Isdera Autobahnkurier 116i: A Behemoth With a 16-Cylinder Engine

Aivaras Grigelevičius

Born in 1940, Eberhard Schulz is an automotive designer and engineer from Germany who once worked for Porsche. However, the most interesting years of his career began after he founded his company, Isdera.

Whenever he had a free moment or weekend. Eberhard would head off to his garage to restore classic models or went to amateur classic car races to compete with one of his finished projects. The German also had another hobby – constructing vehicles and experimenting with various components.

His receptiveness and ability to implement unusual solutions quickly caught the interest of Porsche. A company that was always looking for talented specialists. The career that he began with Porsche in 1971 did not last long – just until 1978. Then he met Rainer Buchmann, a hardcore car enthusiast. This businessman showed Eberhard his workshop, where he was modifying various cars, increasing their engine power or changing the bodywork.

Fascinated by this process, Eberhard gave Porsche his letter of resignation and left for his new place of employment – Rainer Buchmann’s workshop. However, Eberhard did not stay at this fortress of modified cars for long.

The job hunt forced the talented specialist to make radical and, at the same time, commendable changes – in 1982, he has founded his own company, Isdera. At first, the team that Eberhard put together fulfilled various orders for car industry giants. These profitable orders made it possible for the specialists at Isdera to build their own cars: the Spyder, the Imperator 108i, and the famous Commendatore 112i. Commendatore 112i is a supercar that was featured in the video game Need for Speed.

The Isdera Commendatore 112i has been first introduced at the 1993 Frankfurt Motor Show. The car that nobody had ever heard of or seen before garnered an incredible amount of attention from the press and potential buyers.

The model presented at the show was in the prototype stage and was almost ready for mass production. At the show, Eberhard Schulz said that the Commendatore 112i would only be made to order in a limited series. So, it is not surprising that it came with a unit cost of approximately USD 450,000.

Many people who were interested paid no attention to the car’s exorbitant price. Why? The Isdera Commendatore 112i stood out for its interesting solutions. For example, the height or angle of the rear spoiler depended on how fast the car was going. The Isdera’s ground clearance also depended on the speed. At higher speeds, the Commendatore would hug the ground a little more.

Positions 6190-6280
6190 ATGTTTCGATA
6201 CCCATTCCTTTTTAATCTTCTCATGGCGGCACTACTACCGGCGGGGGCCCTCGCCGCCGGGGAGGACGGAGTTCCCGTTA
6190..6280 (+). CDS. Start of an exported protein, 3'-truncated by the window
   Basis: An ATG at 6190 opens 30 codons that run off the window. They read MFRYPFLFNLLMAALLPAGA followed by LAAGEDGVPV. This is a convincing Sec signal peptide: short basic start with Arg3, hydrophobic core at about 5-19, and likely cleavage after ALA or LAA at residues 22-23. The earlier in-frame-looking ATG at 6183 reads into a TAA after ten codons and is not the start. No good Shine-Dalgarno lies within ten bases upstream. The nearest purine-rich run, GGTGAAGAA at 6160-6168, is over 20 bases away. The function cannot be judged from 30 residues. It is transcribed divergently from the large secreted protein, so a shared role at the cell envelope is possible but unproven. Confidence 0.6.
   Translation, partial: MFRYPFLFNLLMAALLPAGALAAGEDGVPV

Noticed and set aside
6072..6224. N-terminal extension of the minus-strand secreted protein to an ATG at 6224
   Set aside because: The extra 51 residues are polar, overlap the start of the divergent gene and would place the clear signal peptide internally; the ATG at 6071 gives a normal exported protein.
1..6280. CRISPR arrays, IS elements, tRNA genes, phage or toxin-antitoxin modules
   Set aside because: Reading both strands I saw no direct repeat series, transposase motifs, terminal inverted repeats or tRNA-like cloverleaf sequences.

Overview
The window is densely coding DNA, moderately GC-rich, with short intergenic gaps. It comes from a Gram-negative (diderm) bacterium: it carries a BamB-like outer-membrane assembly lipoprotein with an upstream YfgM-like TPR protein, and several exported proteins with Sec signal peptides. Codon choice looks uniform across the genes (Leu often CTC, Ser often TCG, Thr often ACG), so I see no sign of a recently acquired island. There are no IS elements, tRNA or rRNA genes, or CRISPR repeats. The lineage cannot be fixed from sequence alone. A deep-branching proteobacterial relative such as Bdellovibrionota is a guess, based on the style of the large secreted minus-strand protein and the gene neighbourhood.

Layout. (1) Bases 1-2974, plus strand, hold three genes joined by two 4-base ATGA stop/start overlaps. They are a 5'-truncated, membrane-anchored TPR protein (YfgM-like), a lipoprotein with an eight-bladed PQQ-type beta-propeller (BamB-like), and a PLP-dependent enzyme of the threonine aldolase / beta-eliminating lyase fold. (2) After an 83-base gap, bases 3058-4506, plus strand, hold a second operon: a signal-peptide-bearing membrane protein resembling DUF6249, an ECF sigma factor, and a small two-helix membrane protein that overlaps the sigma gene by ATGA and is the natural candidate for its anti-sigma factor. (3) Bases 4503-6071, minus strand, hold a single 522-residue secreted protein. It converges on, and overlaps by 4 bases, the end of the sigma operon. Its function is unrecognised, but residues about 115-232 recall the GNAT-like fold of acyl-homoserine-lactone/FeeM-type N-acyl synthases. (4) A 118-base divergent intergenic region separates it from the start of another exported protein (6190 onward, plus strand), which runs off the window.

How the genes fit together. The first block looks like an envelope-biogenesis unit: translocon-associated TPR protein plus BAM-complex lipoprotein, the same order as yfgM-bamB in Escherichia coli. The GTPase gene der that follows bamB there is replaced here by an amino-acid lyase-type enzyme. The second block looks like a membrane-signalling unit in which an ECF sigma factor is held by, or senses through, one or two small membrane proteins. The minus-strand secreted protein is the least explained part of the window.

Extravagance – A Priority

In 2006, Isdera introduced the long-awaited, breath-taking Autobahnkurier AK116i, which was like a super-sedan that had come from the 1930s. In fact, the authors of the project repeatedly stated to various media outlets that the Autobahnkurier 116i took inspiration from the Bugatti Royale and the Mercedes Benz 540K Autobahn Kurier.

Isdera Autobahnkurier 116i
Isdera Autobahnkurier 116i
©Isdera archive
Isdera Autobahnkurier 116i.
Isdera Autobahnkurier 116i
©Isdera archive

Development of the Autobahnkurier 116i started a long time ago. The first drawings have been presented in the late-1990s, and more serious construction work only began in 1998. The basis and skeleton of the car was the Mercedes-Benz S class – or more precisely. The W126 – which was not particularly new but was in line with what the engineers were looking for.

There was a huge internal combustion engine hidden under the bonnet. The designer brought two 5-litre Mercedes-Benz M117 engines into the workshop and connected them. Literally.

The engines were mounted in the car in such a way that they could operate in parallel or shut down when the driver wanted. For example, the engine marked NR1 drove the front wheels, while NR2 sent tremendous torque to the rear wheels.

Isdera Autobahnkurier 116i
Isdera Autobahnkurier 116i
©Wikimedia Commons
Isdera Autobahnkurier 116i
Isdera Autobahnkurier 116i
©Wikimedia Commons

The two engines created a 10-litre, 600 bhp powerhouse tandem that could generate 900 Nm of torque. Ironically, the designer capped the speed at 242 km/h. Why? According to the author of the Isdera Autobahnkurier 116i, the top speed was limited due to the excessive appetite of the engines when driving over 250 km/h.

Even though the car had a 145-litre fuel tank. The 40 L/100 km fuel consumption only let potential Isdera Autobahnkurier 116i drivers cover a maximum of 350 kilometres with a full tank.